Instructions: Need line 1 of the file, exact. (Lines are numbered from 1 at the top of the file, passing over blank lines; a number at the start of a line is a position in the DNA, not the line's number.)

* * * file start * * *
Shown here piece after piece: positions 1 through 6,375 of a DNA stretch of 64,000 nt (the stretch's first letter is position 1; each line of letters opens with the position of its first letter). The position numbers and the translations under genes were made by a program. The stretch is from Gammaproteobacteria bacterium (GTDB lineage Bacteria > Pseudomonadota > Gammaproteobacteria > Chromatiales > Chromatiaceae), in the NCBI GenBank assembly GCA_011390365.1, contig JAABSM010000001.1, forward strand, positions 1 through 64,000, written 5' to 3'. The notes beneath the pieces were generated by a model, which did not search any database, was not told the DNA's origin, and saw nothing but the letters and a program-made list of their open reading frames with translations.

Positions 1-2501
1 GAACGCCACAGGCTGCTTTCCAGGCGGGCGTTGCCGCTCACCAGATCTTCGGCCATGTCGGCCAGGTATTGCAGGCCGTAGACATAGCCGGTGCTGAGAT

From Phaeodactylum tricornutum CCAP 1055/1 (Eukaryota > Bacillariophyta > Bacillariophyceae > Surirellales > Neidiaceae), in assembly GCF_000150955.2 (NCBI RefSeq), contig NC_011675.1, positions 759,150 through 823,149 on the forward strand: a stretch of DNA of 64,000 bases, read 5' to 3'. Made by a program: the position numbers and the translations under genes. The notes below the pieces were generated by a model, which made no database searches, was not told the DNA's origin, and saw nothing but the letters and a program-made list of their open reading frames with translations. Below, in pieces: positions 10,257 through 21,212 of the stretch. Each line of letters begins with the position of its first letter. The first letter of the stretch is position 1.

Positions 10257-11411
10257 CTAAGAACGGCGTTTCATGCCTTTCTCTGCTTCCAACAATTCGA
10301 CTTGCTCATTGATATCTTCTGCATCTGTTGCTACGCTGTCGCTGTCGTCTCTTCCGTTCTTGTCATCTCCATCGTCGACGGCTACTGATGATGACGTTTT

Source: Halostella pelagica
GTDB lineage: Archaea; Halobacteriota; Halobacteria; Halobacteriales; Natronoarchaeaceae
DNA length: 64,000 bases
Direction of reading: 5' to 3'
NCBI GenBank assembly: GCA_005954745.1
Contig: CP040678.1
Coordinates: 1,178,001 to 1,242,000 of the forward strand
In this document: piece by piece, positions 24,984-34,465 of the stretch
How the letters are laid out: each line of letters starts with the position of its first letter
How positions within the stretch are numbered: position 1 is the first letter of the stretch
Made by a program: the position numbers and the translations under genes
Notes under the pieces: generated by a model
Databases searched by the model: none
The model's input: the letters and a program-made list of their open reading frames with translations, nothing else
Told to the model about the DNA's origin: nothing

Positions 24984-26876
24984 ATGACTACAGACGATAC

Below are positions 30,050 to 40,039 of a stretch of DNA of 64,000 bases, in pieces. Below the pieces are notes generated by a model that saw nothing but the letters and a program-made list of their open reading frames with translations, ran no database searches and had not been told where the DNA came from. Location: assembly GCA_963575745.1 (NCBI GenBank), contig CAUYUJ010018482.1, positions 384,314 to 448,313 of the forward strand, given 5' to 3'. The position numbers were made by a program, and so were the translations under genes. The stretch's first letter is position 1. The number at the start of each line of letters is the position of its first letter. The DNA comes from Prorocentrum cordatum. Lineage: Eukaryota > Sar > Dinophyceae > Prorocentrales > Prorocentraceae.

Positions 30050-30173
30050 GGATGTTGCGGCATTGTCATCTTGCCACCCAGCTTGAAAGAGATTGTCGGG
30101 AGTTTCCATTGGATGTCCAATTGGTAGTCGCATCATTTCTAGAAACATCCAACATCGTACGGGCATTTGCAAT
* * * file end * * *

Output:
Shown here piece after piece: positions 1 through 6,375 of a DNA stretch of 64,000 nt (the stretch's first letter is position 1; each line of letters opens with the position of its first letter). The position numbers and the translations under genes were made by a program. The stretch is from Gammaproteobacteria bacterium (GTDB lineage Bacteria > Pseudomonadota > Gammaproteobacteria > Chromatiales > Chromatiaceae), in the NCBI GenBank assembly GCA_011390365.1, contig JAABSM010000001.1, forward strand, positions 1 through 64,000, written 5' to 3'. The notes beneath the pieces were generated by a model, which did not search any database, was not told the DNA's origin, and saw nothing but the letters and a program-made list of their open reading frames with translations.